The Camp and HAA site fell into disuse after WWII. The derequisitioning of the site was agreed in Parliament in 1955, and the land was sold into private hands shortly afterwards. In line with a covenant attached to the sale, much of the HAA was demolished by the new owner, although one gun emplacement was left in situ and a bungalow dwelling was built over the roofed section of the command post in 1961.

Reasons for Listing

The Command Centre at Croft Farm, Upton St Leonards, constructed in circa 1938 is designated at Grade II for the following principal reasons:
* Rarity: the Command Centre is a relatively rare example of a non-standard structure of its type, especially outside of the south-east of England;
* Intactness: the Command Centre is largely unaltered and complete with interior fittings, and its original use is plainly legible;
* Historic interest: the Command Centre illustrates a key point in the Second World War defence of the Severn Estuary and Gloucester;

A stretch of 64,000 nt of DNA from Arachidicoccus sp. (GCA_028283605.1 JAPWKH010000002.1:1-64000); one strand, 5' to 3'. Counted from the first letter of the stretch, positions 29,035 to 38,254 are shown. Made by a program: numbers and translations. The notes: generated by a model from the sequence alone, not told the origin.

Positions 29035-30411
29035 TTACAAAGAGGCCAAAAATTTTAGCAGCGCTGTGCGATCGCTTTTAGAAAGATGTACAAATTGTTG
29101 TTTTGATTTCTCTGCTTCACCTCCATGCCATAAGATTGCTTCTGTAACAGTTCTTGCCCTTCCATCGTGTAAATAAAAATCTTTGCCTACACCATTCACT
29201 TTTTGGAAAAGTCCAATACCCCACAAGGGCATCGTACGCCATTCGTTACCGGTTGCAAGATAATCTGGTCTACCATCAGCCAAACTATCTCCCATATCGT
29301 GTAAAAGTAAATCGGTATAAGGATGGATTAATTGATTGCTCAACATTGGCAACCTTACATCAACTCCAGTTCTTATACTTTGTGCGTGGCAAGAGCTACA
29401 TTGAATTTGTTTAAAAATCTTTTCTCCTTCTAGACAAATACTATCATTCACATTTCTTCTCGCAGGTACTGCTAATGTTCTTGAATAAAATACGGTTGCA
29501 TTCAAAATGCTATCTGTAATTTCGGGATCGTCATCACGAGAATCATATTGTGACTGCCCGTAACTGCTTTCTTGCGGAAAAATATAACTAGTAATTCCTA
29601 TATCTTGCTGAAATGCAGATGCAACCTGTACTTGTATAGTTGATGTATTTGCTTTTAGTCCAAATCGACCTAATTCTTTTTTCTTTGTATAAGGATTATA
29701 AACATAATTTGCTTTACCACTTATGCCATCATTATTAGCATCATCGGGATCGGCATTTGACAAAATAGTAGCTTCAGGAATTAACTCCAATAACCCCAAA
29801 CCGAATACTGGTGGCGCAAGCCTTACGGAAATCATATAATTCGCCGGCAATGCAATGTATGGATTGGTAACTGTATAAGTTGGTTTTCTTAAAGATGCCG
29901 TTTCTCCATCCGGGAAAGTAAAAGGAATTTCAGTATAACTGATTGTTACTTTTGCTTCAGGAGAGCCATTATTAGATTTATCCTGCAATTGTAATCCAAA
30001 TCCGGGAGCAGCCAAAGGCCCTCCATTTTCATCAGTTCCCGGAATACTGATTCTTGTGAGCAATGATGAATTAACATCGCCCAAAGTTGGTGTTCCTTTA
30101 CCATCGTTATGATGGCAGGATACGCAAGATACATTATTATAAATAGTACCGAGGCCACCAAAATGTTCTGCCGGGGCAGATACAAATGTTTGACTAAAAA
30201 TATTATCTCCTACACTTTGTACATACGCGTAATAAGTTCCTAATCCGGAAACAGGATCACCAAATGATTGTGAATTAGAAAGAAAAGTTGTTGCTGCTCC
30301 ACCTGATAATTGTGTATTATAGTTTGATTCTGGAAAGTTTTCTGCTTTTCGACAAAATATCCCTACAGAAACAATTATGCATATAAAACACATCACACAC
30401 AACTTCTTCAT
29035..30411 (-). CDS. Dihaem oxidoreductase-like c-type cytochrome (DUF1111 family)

* Date: a particularly early Second World War Heavy Anti-Aircraft site, probably constructed before the outbreak of hostilities.

Selected Sources

Source links go to a search for the specified title at Amazon. Availability of the title is dependent on current publication status. You may also want to check AbeBooks, particularly for older titles.

Other nearby listed buildings

BritishListedBuildings.co.uk is an independent online resource and is not associated with any government department. All government data published here is used under licence. Please do not contact BritishListedBuildings.co.uk for any queries related to any individual listed building, planning permission related to listed buildings or the listing process itself.

British Listed Buildings is a Good Stuff website.